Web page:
Access to Economic, Social and Cultural Rights (ESCRs)

Freedom of association and peaceful assembly are a basic human right, and are the cornerstones of any democratic system. Freedom of peaceful assembly and association must also be recognised as an enabling right that underpins inclusive development, in which decent work and social protection and the progressive realisation of social, economic and cultural rights are key.

Almost 70 years ago, the Universal Declaration of Human Rights proclaimed a wide spectrum of human rights that every human being has – without discrimination. These include rights to education, to adequate housing and other economic, social and cultural rights. In fact, economic, social and cultural rights are a broad category of human rights guaranteed in the International Covenant on Economic, Social and Cultural Rights and other legally binding international and regional human rights treaties. Nearly every country in the world is party to a legally binding treaty that guarantees these rights:

  • The right to education, including ensuring that primary education is free and compulsory, that education is sufficiently available, accessible, acceptable and adapted to the individual.
  • Cultural rights of minorities and Indigenous Peoples.
  • The right to the highest attainable standard of physical and mental health, including the right to healthy living conditions and available, accessible, acceptable and quality health services.
  • The right to adequate housing, including security of tenure, protection from forced eviction and access to affordable, habitable, well located and culturally adequate housing.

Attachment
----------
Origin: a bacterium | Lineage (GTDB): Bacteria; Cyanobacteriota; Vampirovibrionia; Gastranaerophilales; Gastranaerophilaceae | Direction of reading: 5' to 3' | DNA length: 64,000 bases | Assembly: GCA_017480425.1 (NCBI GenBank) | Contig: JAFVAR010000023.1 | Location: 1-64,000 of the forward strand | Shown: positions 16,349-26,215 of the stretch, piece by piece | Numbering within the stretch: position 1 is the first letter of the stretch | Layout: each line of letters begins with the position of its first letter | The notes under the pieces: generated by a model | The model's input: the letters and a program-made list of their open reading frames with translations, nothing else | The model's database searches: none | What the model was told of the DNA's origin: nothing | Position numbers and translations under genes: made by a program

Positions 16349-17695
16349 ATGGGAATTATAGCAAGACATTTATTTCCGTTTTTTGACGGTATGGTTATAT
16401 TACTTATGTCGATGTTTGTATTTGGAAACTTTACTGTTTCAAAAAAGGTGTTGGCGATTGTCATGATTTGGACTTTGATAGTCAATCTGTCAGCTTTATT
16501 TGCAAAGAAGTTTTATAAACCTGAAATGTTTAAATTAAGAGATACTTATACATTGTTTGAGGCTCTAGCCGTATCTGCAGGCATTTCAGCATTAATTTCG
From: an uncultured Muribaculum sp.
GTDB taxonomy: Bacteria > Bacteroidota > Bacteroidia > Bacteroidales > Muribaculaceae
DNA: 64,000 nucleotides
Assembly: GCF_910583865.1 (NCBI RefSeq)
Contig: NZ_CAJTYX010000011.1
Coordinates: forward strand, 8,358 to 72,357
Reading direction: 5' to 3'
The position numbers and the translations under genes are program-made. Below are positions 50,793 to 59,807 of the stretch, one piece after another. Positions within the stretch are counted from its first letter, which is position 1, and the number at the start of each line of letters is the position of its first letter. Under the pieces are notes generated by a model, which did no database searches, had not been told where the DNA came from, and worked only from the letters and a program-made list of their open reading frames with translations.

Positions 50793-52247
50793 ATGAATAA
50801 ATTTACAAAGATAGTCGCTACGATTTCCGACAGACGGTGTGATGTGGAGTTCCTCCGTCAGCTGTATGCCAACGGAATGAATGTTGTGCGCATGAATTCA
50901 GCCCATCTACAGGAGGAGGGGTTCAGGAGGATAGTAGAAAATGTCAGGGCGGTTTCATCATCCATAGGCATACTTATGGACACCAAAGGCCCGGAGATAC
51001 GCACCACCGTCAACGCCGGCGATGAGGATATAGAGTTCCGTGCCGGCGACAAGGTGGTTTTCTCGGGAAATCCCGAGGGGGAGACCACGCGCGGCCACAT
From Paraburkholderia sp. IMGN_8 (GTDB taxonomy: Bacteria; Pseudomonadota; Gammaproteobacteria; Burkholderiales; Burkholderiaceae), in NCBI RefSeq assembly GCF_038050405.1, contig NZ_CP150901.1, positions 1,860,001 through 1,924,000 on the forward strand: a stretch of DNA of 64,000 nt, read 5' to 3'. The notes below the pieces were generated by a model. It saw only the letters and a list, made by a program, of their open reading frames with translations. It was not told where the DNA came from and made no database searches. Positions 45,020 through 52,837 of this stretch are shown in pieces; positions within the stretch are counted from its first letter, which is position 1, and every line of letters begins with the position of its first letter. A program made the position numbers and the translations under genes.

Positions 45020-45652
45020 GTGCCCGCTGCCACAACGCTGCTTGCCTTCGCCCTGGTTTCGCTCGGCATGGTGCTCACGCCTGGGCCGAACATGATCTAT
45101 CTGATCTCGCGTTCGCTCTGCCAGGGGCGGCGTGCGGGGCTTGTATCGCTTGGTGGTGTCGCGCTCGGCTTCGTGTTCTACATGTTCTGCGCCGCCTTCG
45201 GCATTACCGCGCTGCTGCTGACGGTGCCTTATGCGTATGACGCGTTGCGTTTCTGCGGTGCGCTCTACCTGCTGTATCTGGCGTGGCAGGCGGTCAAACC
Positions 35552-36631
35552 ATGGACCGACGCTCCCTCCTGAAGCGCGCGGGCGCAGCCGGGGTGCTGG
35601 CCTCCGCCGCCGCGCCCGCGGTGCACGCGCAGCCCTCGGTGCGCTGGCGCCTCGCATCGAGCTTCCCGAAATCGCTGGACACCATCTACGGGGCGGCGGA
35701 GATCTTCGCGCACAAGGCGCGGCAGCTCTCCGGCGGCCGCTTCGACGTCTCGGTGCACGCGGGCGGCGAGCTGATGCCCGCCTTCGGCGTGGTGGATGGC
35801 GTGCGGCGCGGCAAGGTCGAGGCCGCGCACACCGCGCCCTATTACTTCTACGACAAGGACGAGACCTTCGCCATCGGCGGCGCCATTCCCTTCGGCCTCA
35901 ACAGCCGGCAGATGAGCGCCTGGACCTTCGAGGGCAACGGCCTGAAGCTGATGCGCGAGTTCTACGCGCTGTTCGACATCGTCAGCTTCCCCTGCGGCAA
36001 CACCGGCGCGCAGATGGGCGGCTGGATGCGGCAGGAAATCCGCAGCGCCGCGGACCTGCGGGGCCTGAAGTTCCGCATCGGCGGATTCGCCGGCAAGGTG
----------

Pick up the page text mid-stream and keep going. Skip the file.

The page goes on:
• The right to food, including the right to freedom from hunger and access at all times to adequate nutritious food or the means to obtain it.
  • The right to water – the right to sufficient water and sanitation that is available, accessible (both physically and economically) and safe.

For some the right to land is included in ESCRs. Access to land is important for development and poverty reduction and also often necessary to access to numerous economic, social and cultural rights and can serve as a gateway for many civil and political rights such as the freedom of peaceful assembly and association. However, there is no specific right to land in international human rights law. And yet, rights are established in international legal frameworks that relate to land access. This includes rights for particular groups as the ILO convention 196 on Indigenous and Tribal Peoples in Independent Countries), but also include numerous rights are affected by the access to land.

Women’s rights are also included in ESCRs. Where discrimination against women and girls is deeply rooted, the enjoyment of economic, social and cultural rights is also affected. Women, especially those living in vulnerable situations, are particularly confronted by discrimination of several kinds, including access to employment, healthcare, reproductive and sexual rights, housing, clean water and adequate food, among others. Inequality with respect to the enjoyment of economic, social and cultural rights is a central fact of women’s lives in every region of the world. Ongoing inequality in the sphere of economic, social and cultural rights contributes to the continuing subordination of women and makes them especially vulnerable to violence, exploitation and other forms of abuse.

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